On a similar note, Frugal Zeitgeist’s Faceoff covers many reasons why I neither Facebook nor MySpace. I do use LinkedIn because it’s primarily professional, but am cautious about what I post there as well. Friends think I’m paranoid when I won’t let them tag my photos, or share my personal info online, but there’s a good reason for it. You’ve all heard of the Six Degrees of Kevin Bacon, right? Well, it’s the same concept: so many of us have widespread networks that it’s inconceivable that all my personal-life photos would remain personal, and out of my professional world.

Perhaps I work with a larger population of creepy people than most, but I’ve had coworkers who would window stalk me whenever I stepped out for lunch, and eavesdrop on every conversation. One dude would literally run from one office to the next at the sound of laughter, determined to find the source of conversation and join in even when it was private. If people are comfortable doing that in person, how much more convenient would cyber-stalking be? The notion that someone can easily access information about me, whether I know them or not, for personal amusement or gain, is far outside my realm of comfort. I also know someone who sits around and Googles names to see what information they can find. I’d rather keep available information to an absolute minimum.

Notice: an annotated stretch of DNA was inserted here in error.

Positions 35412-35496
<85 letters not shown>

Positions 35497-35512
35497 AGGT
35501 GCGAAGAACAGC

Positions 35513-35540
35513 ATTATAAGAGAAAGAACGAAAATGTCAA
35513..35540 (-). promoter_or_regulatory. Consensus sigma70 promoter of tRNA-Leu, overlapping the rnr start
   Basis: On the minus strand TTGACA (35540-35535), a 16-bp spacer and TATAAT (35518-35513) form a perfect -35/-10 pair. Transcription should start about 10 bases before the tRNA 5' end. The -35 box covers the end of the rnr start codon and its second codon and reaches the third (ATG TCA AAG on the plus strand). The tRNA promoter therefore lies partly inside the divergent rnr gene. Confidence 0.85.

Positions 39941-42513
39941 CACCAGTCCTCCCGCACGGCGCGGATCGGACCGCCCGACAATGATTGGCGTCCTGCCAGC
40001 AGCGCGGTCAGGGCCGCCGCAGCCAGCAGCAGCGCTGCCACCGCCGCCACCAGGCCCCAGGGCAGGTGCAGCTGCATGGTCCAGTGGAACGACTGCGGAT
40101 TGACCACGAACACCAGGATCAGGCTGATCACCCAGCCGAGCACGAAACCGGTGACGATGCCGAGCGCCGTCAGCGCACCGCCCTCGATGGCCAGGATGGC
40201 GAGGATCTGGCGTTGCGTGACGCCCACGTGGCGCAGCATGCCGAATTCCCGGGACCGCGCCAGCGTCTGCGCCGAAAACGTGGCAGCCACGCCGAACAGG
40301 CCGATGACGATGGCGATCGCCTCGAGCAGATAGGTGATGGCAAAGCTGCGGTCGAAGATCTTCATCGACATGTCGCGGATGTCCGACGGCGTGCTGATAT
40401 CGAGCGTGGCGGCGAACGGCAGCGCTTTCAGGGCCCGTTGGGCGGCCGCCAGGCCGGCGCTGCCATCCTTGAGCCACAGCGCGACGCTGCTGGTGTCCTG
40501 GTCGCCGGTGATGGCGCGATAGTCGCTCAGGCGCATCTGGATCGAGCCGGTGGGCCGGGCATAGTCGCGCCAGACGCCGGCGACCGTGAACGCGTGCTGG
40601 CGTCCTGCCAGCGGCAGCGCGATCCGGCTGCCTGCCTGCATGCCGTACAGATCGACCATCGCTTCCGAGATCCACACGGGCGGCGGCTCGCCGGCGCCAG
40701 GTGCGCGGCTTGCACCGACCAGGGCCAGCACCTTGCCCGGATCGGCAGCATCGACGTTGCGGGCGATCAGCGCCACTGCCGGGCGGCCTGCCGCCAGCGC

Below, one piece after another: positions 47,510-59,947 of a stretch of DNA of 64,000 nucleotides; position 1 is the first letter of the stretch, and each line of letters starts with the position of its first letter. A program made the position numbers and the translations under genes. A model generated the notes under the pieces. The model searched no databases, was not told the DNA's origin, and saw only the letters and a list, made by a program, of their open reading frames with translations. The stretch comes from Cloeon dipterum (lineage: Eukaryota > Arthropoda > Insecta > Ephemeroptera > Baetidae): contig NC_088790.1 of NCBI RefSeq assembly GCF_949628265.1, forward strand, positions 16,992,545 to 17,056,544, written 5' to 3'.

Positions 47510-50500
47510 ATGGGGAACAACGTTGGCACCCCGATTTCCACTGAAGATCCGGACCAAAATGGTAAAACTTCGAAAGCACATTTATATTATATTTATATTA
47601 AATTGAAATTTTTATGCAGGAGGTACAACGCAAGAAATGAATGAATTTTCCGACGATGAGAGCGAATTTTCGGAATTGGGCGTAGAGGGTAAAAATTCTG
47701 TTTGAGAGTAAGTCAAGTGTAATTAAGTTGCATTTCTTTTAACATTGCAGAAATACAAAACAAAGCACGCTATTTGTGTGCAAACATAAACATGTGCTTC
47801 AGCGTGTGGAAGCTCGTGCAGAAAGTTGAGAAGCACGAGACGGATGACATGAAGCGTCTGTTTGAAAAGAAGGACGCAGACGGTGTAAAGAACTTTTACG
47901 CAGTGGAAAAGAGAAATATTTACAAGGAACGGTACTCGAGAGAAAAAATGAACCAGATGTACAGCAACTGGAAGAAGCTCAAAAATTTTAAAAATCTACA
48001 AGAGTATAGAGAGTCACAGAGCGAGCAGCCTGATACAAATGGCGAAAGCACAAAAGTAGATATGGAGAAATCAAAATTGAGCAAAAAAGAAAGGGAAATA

With the job search, I’ve considered a professional Twitter, but I doubt it. The benefits have to far outweigh the cost and risk of having more personal information floating out there on the web.

9 Responses to “Things within my control: Part 1”

  1. L.A. Daze says: